Ocular

I am still waiting for clarity–
sometimes I think about
the things I can’t see
and I wonder how
to place them inside my mind–

Out of the dark and still
I am dreaming of colors
liquid currents of sound
moving in all directions
between the gaps–

Do our visions swim
cataracted with refractions–
flooding the invisible
barriers of the portals
into our eyes?

As I told Phil, this week’s Kick-About prompt, fundus photography, was made for my watercolor mandalas. First, photographing the inner eye naturally makes for roundness, and the liquid state calls for watercolor to represent it.

I did 4 watercolors and embroidered on 2 of them. If I exaggerated the colors a bit, well, my eye often does the same.

24 thoughts on “Ocular

  1. This is beautiful–words and art. I love the delicate embroidery. I think you were inside my head, or I was inside your head. This is so how I think–those visions just under my eyelids. . .

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  2. Oh… these are phenomenal. I know you admit to some tweaking of color but that luminous effect is really glorious; as a strictly verbal artist, I can’t grasp how you do it! And the “liquid currents of sound”… Kerfe when you read my book finally (one day hopefully soon!) you’ll see how closely my visions of music correspond!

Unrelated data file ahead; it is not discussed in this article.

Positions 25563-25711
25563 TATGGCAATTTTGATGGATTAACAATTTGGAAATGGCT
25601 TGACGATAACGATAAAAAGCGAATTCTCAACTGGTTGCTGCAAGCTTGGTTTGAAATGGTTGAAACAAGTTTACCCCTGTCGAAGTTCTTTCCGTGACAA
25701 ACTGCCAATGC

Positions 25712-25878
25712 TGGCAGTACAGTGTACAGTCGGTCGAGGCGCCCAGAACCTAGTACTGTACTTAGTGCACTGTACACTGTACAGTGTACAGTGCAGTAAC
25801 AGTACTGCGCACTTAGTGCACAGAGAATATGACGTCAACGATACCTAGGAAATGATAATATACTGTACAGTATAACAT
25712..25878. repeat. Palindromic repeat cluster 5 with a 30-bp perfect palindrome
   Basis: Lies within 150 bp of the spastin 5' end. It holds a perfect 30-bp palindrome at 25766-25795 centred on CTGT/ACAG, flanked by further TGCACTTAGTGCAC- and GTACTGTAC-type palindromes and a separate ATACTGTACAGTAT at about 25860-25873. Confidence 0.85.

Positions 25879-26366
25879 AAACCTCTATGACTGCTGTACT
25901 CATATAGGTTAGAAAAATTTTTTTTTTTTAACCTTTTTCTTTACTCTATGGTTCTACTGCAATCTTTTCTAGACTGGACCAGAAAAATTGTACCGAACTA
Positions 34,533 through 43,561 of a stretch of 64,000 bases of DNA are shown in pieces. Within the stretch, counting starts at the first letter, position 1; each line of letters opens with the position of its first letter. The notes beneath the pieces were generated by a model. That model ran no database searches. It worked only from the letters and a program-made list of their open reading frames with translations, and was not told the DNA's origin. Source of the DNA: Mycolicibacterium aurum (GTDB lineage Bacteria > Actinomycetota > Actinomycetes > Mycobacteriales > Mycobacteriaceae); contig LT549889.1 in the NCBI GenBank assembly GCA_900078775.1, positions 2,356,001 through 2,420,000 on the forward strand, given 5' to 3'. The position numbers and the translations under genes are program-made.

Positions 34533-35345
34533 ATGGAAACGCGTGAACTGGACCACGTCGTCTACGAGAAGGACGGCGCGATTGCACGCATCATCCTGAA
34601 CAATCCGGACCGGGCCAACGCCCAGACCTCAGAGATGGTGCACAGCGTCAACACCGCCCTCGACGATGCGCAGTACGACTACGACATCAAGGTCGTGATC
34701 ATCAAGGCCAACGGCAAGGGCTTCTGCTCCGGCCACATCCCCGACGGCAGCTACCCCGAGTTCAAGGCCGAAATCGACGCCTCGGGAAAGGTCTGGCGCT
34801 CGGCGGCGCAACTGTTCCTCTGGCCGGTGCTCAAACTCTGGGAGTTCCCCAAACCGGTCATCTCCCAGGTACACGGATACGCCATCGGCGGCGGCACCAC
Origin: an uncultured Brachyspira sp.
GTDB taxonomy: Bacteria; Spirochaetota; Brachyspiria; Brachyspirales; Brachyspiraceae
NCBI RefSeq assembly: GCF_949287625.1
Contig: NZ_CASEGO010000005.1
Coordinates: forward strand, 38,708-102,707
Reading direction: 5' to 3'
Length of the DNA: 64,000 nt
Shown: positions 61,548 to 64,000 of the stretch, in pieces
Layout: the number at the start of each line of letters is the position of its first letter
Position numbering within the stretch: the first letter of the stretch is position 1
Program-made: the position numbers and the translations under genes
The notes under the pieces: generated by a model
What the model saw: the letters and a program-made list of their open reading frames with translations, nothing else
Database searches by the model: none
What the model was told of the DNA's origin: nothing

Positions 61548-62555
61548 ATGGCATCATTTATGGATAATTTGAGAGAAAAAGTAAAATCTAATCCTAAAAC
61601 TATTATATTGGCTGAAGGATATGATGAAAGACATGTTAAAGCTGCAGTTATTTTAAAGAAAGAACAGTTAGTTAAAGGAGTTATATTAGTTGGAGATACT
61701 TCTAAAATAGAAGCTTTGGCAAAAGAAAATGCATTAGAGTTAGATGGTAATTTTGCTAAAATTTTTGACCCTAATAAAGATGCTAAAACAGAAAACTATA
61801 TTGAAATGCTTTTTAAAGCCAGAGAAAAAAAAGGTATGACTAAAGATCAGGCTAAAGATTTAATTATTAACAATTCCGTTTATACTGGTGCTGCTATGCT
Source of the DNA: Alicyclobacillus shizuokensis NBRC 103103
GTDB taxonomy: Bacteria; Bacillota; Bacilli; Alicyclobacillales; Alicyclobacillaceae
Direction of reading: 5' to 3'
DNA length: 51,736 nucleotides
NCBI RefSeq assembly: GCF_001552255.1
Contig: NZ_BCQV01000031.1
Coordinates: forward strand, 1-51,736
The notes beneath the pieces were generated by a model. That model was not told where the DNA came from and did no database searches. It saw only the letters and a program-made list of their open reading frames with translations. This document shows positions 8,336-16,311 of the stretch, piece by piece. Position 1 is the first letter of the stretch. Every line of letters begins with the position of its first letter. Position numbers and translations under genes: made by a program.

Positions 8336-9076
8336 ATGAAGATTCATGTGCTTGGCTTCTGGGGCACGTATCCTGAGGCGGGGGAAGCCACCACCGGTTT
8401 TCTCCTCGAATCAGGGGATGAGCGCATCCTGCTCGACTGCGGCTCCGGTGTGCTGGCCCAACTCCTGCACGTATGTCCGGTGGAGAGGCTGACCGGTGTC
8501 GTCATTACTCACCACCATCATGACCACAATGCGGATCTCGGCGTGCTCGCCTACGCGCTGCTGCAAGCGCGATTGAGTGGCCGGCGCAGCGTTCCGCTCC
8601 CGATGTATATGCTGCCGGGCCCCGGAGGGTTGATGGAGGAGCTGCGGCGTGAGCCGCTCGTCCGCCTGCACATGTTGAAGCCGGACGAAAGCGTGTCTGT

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    1. Thanks Sun. I do often use iridescent paint, so depending how the light is shining on it, it actually does appear luminous. The trick is to get the balance so it doesn’t drown everything else out. And I’m looking forward to that book! (K)

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  3. first – the art – wow! second, you touch on the mystery of sight in your poem. third, I have often wondered if folk like Monet had some kind of vision impairment, so what we see is actually what he saw (and painted) – swaths of color. Did Van Gogh express his immense vision literally? ~

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    1. I am always considering if other people “see” what I do. Yes, a mystery. Monet did have vision problems, and of course Van Gogh’s mental state must have influenced how he saw the world. But even without such extremes, what we see and how we process the world–I don’t think it can be measured.

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